Am. Samoa Negotiating Another Unpaid Overtime Settlement

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Dept. of Health employees subject of discussions with U.S. Labor Dept.

By Joyetter Feagaimaalii-Luamanu

PAGO PAGO, American Samoa (The Samoa News, Oct. 2, 2014) – It was revealed at the cabinet meeting yesterday that the United States Department of Labor and Department of Human Resources are at it again. They are negotiating another settlement payment, this time for employees of the Department of Health, says HR Director Sonny L Thompson. Thompson said that they are in the final stage of the negotiations and that Governor Lolo M. Moliga is supposed to sign off on the settlement this week.

It’s unclear how much the settlement will be, how many pay periods are involved and how many employees would be compensated for their overtime. The DHR director also pointed out that USDOL is right in the middle of their investigation into the overtime for the Department of Education.

The issue was highlighted by Thompson when he gave a slide show presentation during the Cabinet meeting held on Tuesday, Sept. 30, wherein he stressed the importance of Directors having full knowledge pertaining to overtime.

During his presentation, he noted that any work hours over 40 hours per work-week is considered "overtime", and explained that NON-EXEMPT employees are those who make less than $380 per week ($19,760), who do not have a supervisory role, meaning they do not make suggestions or recommendations in hiring, firing, advancement or promotion of employees within the Department.

However, exempt employees are those who make more than $380 per week ($19,760), supervise two or more employees and make recommendations as to the hiring, firing, and advancement or promotion of employees within the Department.

Other exempt employees are elected officials like the governor, lt. governor, or equivalent appointees, those who serve on a policy making level, district representatives, and Senators — with the exception of Legislative Research Bureau employees.

Thompson further stated that pre-approved overtime is required with every department.

During his presentation, he also pointed out that any work required of the employee or permitted by an employer must be compensated, including wait times, meal or rest periods and time on premises (engaged in work benefiting the organization).

He explained there are two authorized (15 minute) paid breaks and a meal which is 30 minutes. He also urged the directors to report all working hours to the Payroll Division.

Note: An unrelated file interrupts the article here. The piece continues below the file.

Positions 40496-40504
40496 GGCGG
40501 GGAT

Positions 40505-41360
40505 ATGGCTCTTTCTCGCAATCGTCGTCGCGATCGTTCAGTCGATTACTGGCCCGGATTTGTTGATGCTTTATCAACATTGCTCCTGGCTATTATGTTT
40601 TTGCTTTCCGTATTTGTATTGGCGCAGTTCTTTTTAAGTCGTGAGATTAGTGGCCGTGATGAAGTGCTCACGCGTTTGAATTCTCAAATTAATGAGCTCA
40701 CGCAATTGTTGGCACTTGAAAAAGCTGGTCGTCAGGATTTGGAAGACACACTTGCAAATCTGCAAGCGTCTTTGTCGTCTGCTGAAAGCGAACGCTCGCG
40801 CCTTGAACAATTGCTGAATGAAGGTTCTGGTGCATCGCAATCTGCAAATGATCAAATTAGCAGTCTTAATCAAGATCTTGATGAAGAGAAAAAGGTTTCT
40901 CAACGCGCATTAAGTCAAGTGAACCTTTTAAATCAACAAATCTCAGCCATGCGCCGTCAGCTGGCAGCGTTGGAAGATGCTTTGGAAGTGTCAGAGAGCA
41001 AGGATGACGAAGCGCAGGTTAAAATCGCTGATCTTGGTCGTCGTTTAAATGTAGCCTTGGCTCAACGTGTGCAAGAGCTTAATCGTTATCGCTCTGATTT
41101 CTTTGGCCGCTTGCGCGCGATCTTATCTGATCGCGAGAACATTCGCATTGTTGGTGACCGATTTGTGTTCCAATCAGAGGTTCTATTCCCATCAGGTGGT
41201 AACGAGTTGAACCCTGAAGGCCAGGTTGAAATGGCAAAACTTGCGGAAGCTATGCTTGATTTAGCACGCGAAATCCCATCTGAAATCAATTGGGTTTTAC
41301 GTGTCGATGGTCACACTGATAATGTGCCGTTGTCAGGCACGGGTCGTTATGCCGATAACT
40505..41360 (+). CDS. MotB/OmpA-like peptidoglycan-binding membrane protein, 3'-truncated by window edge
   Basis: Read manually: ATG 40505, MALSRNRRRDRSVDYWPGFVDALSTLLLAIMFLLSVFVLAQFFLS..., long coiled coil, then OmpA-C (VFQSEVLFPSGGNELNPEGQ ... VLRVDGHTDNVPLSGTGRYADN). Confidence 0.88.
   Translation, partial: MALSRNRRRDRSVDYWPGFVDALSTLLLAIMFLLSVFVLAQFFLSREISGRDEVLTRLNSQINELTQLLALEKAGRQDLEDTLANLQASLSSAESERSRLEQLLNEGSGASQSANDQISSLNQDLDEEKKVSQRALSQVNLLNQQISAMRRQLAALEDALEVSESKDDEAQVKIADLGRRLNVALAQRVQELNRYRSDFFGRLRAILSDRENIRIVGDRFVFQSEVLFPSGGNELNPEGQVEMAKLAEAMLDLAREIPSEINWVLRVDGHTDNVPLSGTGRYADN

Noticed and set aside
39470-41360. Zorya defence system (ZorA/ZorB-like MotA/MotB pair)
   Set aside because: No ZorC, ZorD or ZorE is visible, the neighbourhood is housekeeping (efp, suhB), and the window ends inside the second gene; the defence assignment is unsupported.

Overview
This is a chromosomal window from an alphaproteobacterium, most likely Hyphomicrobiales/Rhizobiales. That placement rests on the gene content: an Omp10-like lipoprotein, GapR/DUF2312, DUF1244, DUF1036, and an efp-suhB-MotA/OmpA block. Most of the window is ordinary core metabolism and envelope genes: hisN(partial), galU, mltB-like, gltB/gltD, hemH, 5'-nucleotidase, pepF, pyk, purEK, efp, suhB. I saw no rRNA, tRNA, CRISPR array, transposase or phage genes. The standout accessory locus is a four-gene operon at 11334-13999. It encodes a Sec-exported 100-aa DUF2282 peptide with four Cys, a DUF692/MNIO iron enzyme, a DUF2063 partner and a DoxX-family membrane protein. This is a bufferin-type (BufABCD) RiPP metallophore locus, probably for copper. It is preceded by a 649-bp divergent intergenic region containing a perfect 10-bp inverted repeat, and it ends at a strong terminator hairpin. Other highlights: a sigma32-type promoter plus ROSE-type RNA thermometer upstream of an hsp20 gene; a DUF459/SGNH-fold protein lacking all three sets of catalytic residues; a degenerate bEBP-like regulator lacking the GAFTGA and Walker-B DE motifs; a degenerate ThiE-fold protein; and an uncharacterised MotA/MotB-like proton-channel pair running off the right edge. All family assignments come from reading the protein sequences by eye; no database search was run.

Thompson also emphasized that the HR Director has primary responsibility for establishing and administering procedures for filling vacancies in compliance with appropriate federal and ASG rules. However, all employees and supervisors share responsibility for the successful operation of the system.

He explained that, in accordance with local statute, the official effective date of the recruitment and placement actions, as well as other personnel actions, is established by the office of Human Resources, except in the case of resignation, the date of which is established by the employee who is resigning. Effective dates are not made on a retroactive basis.

The DHR director stated that in no instance will a government official allow an employee to enter on duty unless he has been assured by the Director of Human Resources or a designated member of his staff that the appointment action has been approved. Violations expose ASG to employer liability and subject ASG to: payment of back wages, liquidated damages and attorney fees.

Thompson said ASG will carry the burden if the directors do not heed the regulations and follow the rules.

In addition, he said that Directors cannot transfer or move a permanent employee from one position to another in the same or another class between agencies. It requires the prior approval of the Director of Human Resources and in the case of the Judicial Branch, the Chief Justice.

He said existing positions without funding will be suspended without pay, until a funding source is secured through appropriation by the Legislature of American Samoa — if it is deemed that these positions are critical to the needs of the American Samoa Government.

The HR director said It would not be legal to use funds that were earmarked for other activities to meet these unbudgeted obligations.

"Existing contracts will continued until their expiration, at which time they will not be renewed. Change Orders or Contract Amendments will not be permitted unless thoroughly justified to the governor, highlighting benefits to be accrued resulting from the proposed change order or amendments.

"No new contracts will be rewarded without clear justification of the funding sources and availability of said funds is unrestricted," the DHR director emphasized.

Thompson added, "It is the policy of ASG to prohibit the use of Direct Payment Vouchers to pay employees of the government," and concluded, "Failure to adhere to these policy directives underscores our ability to ensure maximum accountability and transparency in the use of public funds."

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